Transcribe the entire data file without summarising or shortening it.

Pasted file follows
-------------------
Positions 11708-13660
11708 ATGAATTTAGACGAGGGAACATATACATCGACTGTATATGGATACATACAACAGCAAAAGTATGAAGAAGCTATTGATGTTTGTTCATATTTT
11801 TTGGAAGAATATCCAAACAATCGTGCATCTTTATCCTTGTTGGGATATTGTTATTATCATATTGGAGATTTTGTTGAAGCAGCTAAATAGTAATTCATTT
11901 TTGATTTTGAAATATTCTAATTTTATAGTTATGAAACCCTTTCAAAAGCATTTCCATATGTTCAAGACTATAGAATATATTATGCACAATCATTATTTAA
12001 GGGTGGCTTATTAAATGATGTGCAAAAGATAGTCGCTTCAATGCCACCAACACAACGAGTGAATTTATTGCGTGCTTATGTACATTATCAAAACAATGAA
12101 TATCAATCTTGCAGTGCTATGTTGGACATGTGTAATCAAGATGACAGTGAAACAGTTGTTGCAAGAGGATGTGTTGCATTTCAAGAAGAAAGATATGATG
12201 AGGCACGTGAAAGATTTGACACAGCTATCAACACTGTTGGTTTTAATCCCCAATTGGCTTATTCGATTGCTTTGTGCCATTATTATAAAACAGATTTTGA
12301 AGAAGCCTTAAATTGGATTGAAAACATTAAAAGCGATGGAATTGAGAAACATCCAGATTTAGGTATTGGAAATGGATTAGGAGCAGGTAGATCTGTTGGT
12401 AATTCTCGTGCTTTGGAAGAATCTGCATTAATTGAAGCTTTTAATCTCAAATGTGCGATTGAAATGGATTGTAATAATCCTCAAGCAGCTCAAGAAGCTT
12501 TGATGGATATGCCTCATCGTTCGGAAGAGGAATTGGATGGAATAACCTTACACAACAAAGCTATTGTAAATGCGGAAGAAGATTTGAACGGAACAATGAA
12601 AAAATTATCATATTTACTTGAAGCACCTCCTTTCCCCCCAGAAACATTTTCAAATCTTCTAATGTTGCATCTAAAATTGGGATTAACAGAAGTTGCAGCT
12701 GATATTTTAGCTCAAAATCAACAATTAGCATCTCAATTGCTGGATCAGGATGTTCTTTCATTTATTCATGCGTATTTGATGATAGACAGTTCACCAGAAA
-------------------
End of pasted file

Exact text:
Positions 11708-13660
11708 ATGAATTTAGACGAGGGAACATATACATCGACTGTATATGGATACATACAACAGCAAAAGTATGAAGAAGCTATTGATGTTTGTTCATATTTT
11801 TTGGAAGAATATCCAAACAATCGTGCATCTTTATCCTTGTTGGGATATTGTTATTATCATATTGGAGATTTTGTTGAAGCAGCTAAATAGTAATTCATTT
11901 TTGATTTTGAAATATTCTAATTTTATAGTTATGAAACCCTTTCAAAAGCATTTCCATATGTTCAAGACTATAGAATATATTATGCACAATCATTATTTAA
12001 GGGTGGCTTATTAAATGATGTGCAAAAGATAGTCGCTTCAATGCCACCAACACAACGAGTGAATTTATTGCGTGCTTATGTACATTATCAAAACAATGAA
12101 TATCAATCTTGCAGTGCTATGTTGGACATGTGTAATCAAGATGACAGTGAAACAGTTGTTGCAAGAGGATGTGTTGCATTTCAAGAAGAAAGATATGATG
12201 AGGCACGTGAAAGATTTGACACAGCTATCAACACTGTTGGTTTTAATCCCCAATTGGCTTATTCGATTGCTTTGTGCCATTATTATAAAACAGATTTTGA
12301 AGAAGCCTTAAATTGGATTGAAAACATTAAAAGCGATGGAATTGAGAAACATCCAGATTTAGGTATTGGAAATGGATTAGGAGCAGGTAGATCTGTTGGT
12401 AATTCTCGTGCTTTGGAAGAATCTGCATTAATTGAAGCTTTTAATCTCAAATGTGCGATTGAAATGGATTGTAATAATCCTCAAGCAGCTCAAGAAGCTT
12501 TGATGGATATGCCTCATCGTTCGGAAGAGGAATTGGATGGAATAACCTTACACAACAAAGCTATTGTAAATGCGGAAGAAGATTTGAACGGAACAATGAA
12601 AAAATTATCATATTTACTTGAAGCACCTCCTTTCCCCCCAGAAACATTTTCAAATCTTCTAATGTTGCATCTAAAATTGGGATTAACAGAAGTTGCAGCT
12701 GATATTTTAGCTCAAAATCAACAATTAGCATCTCAATTGCTGGATCAGGATGTTCTTTCATTTATTCATGCGTATTTGATGATAGACAGTTCACCAGAAA